Morin Heights resident Marc-André Ouellet knew something was amiss when he looked outside his window Saturday afternoon just after 4:30 p.m. and saw his Mercedes Sprinter van lying on its side.
Only when he opened his front door did he notice the tall, century-old pine that had come crashing down on top of the vehicle.
“I could see the wheels were about six feet above the ground, but thought it was just the wind that had knocked my truck over,” Ouellet recalled Tuesday in a telephone interview. “In fact, it was the tree that broke. The vehicle is a wreck. The frame is bent. It’s become a tourist attraction.”
As of Tuesday afternoon, Ouellet was among about 117,000 Hydro-Québec customers — mostly in Lanaudière, Outaouais and the Laurentians — who had been in the dark since Saturday afternoon. Most of central Morin Heights was still without power, he said.
Canada’s biggest hydroelectricity generator said Tuesday it was aiming to restore power by the end of the day to more than 90 per cent of the customers affected by the weekend storms. Still, several more days could be required for about 30,000 people to be reconnected, spokesman Francis Labbé said Tuesday.
“It’s going to be difficult to restore power to the last customers,” Labbé said. “Some of them are going to need to be patient.”
This is probably Hydro-Québec’s biggest springtime outage in more than a decade, Labbé said. As many as 554,000 people lost power in the aftermath of the violent storms that rammed southern Ontario and Quebec on Saturday.
One person died in Quebec during the storm and nine people died in Ontario.
The storms affected a strip of land 300 kilometres long and 100 km wide — a breadth rarely seen, Régis Tellier, vice-president of operations and maintenance at Hydro-Québec, said Monday. The storms toppled hydro poles and transmission towers, uprooted trees and ripped shingles and siding from houses. In Quebec City, part of the roof on a 72-unit condominium was carried off Saturday evening by the wind.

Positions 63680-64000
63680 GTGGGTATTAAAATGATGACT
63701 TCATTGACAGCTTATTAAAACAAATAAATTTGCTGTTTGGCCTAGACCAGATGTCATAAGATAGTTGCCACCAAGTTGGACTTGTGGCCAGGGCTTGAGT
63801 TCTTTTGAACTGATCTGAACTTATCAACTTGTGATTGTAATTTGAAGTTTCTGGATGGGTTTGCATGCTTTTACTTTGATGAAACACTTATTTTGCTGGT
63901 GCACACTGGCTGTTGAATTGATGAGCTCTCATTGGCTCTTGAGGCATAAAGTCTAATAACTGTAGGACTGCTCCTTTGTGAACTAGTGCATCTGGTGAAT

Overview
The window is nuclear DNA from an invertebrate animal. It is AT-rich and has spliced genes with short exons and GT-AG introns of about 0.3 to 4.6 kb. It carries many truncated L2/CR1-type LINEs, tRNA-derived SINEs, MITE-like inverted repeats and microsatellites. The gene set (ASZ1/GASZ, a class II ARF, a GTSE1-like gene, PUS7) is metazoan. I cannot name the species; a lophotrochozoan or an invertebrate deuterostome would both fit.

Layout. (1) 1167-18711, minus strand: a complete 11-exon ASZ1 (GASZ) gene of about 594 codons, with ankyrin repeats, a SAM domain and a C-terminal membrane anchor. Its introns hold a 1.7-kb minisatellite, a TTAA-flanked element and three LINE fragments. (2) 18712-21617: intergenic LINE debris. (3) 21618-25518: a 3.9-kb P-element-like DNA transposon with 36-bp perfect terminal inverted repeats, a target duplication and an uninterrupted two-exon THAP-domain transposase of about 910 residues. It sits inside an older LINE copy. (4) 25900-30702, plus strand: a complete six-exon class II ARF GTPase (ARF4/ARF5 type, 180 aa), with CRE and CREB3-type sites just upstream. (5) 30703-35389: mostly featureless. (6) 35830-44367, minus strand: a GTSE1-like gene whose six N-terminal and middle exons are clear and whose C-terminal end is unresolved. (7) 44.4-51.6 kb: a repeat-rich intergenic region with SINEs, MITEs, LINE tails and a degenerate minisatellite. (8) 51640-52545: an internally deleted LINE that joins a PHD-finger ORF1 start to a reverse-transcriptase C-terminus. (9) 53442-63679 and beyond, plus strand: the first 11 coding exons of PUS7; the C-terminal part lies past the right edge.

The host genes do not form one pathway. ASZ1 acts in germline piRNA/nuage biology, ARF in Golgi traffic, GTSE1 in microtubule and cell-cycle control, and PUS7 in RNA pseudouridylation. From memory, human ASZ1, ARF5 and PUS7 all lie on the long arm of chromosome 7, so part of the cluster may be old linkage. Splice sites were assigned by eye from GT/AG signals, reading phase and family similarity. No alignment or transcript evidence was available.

Ouellet says he lost power about five minutes after authorities issued a weather alert via text message to mobile phone customers.
“I was sitting at home with a couple of friends when we got the alert, and we looked at each other wondering what on Earth was going on,” he said. “From now on, I’m going to start believing these alerts.”
As of late Tuesday morning, about 1,400 weather-related outages remained. Many of them affected only a handful of customers. One third of the outages affected five customers or less each, Hydro-Québec said.
“Each outage we want to repair takes more time than what would normally be required,” Labbé said. “The storm knocked down mature trees. There’s a lot more debris than normal and the damage to our network is major. Before we can even try to end the outage, we have to cut entire trees to pieces.”
Hydro-Québec estimates it has about 1,500 employees, part of about 700 field crews, working to restore power. Private contractors have been called in to help cut down fallen trees. New Brunswick has also dispatched crews.
Back in Morin Heights, Ouellet acknowledges he had luck in his misfortune. He and his partner can rely on a barbecue to cook meals and relatives have lent them an emergency generator to power their refrigerator.
“We’re camping at home, but things could be a lot worse,” he said. “Nobody got hurt. The damage is only material.”
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